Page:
Still many farm suppliers are not waiting for absolute proof before leaping into what could be a multibillion-dollar industry. Wisconsin's Case Corp, and Illinois's Deere & Co., for example, now offer yield monitors and satellite guidance as standard fare on tractors and combines. Defense contractors, meanwhile, are using their expertise with satellite tracking to develop their own precision farming systems. For its part, AgChem recently teamed up with Lockheed on a precision mapping program.
Elsewhere around the country, private and public agronomy labs are experimenting with a host of futuristic farm implements: Ground-penetrating radar is being used to determine soil types, automated sprinklers apply precise showers on thirsty plants, while infrared plane-mounted video cameras monitor weed and crop growth.
Though experts think less than 5 percent of America's farmers are using precision techniques, there's considerable evidence of growth. Conferences on precision agriculture are sprouting up across the country, while smaller farm supply companies are also getting involved.
"What's nice about this stuff is that it's pretty simple and not too expensive," says Can Weins of Centennial Ag, a Colorado farm supplier. Along with his partner, agronomist Bill Gilbert, Mr. Weins has been providing farmers with precise soil maps, which are then stored in a computer.
The computer is hooked to a fertilizer rig equipped with a satellite navigation receiver. As the tractor chugs across the field, the receiver tells the computer exactly where it is and the computer then tells the fertilizer dispensers exactly what to spray when.
Such systems have proved successful for Midwestern sugar beet and potato growers who have reported yield increases worth $50 to $90 per acre. Still, not everyone's shouting, "Eureka!"
"I've got hundreds of those pretty pictures and right now they're worth about as much as the pictures hanging on your wall," says John Hess, an Idaho farmer who's been working with government scientists on his fields. "We laid the yield maps on top of the nutrient maps and found no correlation whatsoever," Mr. Hess says. "Some areas with the lowest nutrient availability are some of the places with the highest yields."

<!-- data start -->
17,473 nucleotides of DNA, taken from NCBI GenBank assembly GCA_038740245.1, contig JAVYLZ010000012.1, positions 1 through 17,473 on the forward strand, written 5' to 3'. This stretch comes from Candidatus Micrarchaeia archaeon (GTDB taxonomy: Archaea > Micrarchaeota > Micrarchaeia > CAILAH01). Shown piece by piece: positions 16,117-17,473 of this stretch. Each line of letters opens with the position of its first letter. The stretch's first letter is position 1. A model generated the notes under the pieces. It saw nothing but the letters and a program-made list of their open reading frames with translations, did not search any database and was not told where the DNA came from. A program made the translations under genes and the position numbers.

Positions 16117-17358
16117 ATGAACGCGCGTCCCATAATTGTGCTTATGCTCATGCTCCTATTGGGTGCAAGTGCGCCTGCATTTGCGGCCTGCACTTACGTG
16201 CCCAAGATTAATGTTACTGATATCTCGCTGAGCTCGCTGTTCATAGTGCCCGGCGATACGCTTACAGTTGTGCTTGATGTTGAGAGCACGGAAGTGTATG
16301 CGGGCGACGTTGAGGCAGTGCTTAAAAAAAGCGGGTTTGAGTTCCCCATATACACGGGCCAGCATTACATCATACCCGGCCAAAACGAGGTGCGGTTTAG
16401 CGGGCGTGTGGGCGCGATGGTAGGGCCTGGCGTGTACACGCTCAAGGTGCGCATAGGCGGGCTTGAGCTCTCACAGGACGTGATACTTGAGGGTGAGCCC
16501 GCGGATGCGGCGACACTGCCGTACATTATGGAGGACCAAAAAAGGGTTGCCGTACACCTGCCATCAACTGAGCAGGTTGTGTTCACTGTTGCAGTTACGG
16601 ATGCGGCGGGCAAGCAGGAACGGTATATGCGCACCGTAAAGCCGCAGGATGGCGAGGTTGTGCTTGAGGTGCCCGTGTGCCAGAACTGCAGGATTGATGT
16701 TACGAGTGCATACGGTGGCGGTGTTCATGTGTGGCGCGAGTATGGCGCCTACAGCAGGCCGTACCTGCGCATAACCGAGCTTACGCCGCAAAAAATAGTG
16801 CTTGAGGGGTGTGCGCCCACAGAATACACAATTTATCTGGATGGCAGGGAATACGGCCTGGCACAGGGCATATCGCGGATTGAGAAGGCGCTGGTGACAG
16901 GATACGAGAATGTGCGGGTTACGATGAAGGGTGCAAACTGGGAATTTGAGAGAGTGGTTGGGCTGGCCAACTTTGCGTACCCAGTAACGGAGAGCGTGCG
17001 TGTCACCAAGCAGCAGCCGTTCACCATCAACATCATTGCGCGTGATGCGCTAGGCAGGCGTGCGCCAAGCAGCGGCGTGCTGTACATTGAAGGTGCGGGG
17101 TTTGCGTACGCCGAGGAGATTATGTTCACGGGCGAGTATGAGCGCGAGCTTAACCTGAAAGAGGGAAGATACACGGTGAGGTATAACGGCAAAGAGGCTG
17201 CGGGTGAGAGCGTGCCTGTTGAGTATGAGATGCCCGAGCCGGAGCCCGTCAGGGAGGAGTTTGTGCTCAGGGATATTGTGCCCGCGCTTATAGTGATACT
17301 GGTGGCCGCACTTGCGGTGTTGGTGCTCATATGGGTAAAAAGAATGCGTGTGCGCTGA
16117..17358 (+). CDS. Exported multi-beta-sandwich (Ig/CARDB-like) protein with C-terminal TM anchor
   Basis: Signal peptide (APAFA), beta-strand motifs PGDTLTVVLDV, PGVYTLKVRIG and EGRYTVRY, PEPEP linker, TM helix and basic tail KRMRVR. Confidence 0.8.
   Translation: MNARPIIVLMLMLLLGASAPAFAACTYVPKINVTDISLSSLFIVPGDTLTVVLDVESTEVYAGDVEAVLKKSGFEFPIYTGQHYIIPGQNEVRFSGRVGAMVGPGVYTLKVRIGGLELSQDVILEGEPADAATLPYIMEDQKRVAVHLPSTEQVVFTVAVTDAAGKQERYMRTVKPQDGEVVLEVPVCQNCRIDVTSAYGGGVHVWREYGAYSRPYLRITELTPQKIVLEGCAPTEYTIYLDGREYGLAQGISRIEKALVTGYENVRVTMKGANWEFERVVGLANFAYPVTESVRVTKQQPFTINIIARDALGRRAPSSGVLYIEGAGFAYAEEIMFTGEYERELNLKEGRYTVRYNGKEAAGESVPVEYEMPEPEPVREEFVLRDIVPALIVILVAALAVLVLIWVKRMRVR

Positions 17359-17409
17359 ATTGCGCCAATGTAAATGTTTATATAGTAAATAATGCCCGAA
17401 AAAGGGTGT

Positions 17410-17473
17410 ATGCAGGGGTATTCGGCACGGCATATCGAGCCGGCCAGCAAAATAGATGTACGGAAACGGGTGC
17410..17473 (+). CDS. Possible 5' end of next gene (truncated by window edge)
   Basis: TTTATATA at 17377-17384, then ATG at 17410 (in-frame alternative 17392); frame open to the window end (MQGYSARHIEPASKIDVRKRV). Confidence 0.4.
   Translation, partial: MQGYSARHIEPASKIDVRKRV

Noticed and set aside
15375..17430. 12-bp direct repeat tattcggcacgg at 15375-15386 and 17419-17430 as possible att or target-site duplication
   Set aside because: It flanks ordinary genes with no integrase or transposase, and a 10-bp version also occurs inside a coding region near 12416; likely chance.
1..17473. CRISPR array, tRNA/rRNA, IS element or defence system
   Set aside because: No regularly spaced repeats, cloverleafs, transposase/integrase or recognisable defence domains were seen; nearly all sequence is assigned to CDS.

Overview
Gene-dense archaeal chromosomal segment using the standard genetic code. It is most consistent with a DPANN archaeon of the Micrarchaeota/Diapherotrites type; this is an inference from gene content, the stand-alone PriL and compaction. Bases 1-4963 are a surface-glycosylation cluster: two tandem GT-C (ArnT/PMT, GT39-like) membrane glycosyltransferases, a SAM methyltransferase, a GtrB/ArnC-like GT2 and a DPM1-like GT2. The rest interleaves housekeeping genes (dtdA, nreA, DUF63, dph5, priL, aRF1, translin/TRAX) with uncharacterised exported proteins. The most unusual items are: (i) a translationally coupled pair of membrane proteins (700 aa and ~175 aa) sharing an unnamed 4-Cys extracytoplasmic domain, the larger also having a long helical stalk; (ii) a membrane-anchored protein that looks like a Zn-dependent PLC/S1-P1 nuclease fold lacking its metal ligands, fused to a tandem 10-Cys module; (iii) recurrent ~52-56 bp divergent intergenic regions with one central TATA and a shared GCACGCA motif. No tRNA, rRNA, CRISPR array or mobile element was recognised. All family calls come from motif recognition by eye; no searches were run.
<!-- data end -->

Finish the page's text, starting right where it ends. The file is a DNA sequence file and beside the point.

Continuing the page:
And therein lies the rub of precision agriculture. Were Hess's discrepancies caused by variations in the farm's microclimate, or was Hess simply driving his combine too quickly over the field?
Many questions remain unresolved. Environmentalists and proponents of "sustainable" and organic growing worry that precision farming will divert needed research funds from less chemical-intensive growing methods. They also question whether precision necessarily reduces pollution. A spot of sandy soil, for example, might need more nitrogen to be productive. But those coarse grains may also let that nitrogen flush more quickly into the water table than fertile earth would.
Still, some say sustainable and precision agricultures are not necessarily at odds. After all, precision farming does not have to be chemical-laden or high tech. By most definitions, in fact, the average backyard gardener gets comfortably into this evolving paradigm. Still, some, like Idaho's, Hess are cautious: "Farming is still 85 percent art," he says.